We are all entitled to some State Pension in one form or another. Whether you fall into the Contributory or Non-Contributory category.
Some of the requirements for eligibility are the following:
- You must be 66 or over and have enough PRSI contributions.
- You must have paid PRSI contributions before a certain age
There are several variables in play as no two situations are the same.
As we know, the State Pension is for those over the age of 66 who have enough contributions to qualify. The State Pension system consists of contributory and non-contributory.
Contributory State Pension
The contributory State Pension is not means-tested. This means you can have other sources of income such as personal or occupational pensions. You will still be eligible to receive a contributory pension.
Non-Contributory State Pension
The non-contributory pension is also a funded State Pension. However, it is means-tested for people aged 66 or older who do not qualify for the contributory State Pension based on their social insurance payment history.
Whether you are eligible for either the contributory or non-contributory is not the most pressing issue. At a maximum, you will receive €35 per day.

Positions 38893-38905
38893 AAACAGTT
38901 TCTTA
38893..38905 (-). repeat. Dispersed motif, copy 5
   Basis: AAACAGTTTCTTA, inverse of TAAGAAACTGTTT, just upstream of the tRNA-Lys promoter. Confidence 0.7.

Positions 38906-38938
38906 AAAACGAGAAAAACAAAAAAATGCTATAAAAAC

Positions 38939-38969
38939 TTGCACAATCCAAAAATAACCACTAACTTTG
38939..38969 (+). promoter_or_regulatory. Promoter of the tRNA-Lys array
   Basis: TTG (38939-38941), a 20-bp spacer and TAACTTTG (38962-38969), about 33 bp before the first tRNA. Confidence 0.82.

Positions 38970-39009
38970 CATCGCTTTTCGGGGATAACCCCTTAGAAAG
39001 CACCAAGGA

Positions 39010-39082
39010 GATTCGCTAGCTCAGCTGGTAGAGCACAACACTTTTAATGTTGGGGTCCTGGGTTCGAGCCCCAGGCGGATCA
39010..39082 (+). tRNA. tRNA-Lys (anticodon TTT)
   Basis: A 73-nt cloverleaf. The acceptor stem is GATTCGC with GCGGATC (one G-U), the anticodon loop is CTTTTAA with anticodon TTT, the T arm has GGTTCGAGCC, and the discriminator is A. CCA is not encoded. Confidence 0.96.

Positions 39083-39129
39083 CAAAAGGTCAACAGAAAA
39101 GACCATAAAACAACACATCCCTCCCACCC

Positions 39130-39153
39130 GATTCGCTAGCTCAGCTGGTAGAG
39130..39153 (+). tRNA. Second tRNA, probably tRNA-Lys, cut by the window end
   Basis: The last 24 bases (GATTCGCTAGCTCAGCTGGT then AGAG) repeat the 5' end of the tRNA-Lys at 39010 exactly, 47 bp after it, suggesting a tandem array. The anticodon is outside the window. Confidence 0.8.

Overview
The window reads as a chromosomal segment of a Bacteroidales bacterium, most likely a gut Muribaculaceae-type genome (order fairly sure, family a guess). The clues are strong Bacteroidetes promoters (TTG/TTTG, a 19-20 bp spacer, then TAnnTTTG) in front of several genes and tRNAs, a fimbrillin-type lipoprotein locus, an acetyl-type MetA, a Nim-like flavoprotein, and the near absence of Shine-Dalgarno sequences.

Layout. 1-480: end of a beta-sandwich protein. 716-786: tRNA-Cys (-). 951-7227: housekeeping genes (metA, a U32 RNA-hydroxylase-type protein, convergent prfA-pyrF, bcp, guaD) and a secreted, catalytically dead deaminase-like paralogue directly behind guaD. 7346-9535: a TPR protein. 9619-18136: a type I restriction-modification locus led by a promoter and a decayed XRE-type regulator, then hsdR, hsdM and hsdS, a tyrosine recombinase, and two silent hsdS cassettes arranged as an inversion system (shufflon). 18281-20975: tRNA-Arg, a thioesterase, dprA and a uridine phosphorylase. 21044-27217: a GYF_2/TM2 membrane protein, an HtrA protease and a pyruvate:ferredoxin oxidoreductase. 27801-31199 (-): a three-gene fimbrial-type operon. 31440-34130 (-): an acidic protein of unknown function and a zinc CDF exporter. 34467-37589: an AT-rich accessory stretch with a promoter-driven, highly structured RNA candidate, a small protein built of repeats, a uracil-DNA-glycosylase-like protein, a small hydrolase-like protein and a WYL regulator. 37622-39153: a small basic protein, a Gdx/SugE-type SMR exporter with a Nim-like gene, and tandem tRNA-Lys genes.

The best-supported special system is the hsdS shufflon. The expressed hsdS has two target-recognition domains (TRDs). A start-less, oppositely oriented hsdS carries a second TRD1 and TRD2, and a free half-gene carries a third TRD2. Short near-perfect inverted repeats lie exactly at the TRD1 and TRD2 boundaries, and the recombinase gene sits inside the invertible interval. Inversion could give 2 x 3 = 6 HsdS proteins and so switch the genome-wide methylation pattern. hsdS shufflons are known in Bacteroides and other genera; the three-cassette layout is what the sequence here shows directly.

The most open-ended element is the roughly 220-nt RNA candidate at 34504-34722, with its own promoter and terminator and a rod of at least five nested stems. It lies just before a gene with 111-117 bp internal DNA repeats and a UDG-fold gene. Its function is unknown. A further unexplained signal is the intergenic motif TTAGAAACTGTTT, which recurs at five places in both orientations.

Considering you may still have bills or some outgoings in retirement, it will likely be a struggle to live on such a modest amount.
This is where having a private or occupational pension will pay dividends.
Irish Pension Statistics
Pensions have been trending in Ireland in recent years. Between companies, winding up Defined Benefit (DB) schemes and more employers offering group pension schemes it has received plenty of coverage.
Although Ireland does still have quite a low pension rate. Perhaps the thought of trying to live off €35 a day will eventually be enough to help people take the plunge.
Not only will it help your financial stability in retirement, but you also receive several benefits.
Number of people with private pensions
According to the Central Statistics Office (CSO), only 6 in 10 people in Ireland currently have a private pension.
A concerning outcome of the CSO study was that 37% of people simply said they have never gotten around to starting a pension. This is astonishing considering the benefits, as well as the fact it has never been simpler to start a pension.
There is not a fixed retirement age in Ireland. However, it will likely be set out in your contract of employment.
As we know, you will be eligible for the State Pension from age 66. Some employment contracts will have a mandatory retirement age. Often this will be set at age 65.
Ireland’s aging Population
The fact we are living longer, healthier lives is great. Although, it does add pressure to systems such as the State Pension. Those extra years are costing the State hundreds of millions.
|Year||Population over the age of 65|
The above study illustrates the significant growth of Ireland’s older population of those over age 65. Within 35 years there will be an additional 932,000 people nearing or in retirement.
With a State Pension system already carrying the burden of liabilities north of €300 billion, it would be a cause for concern.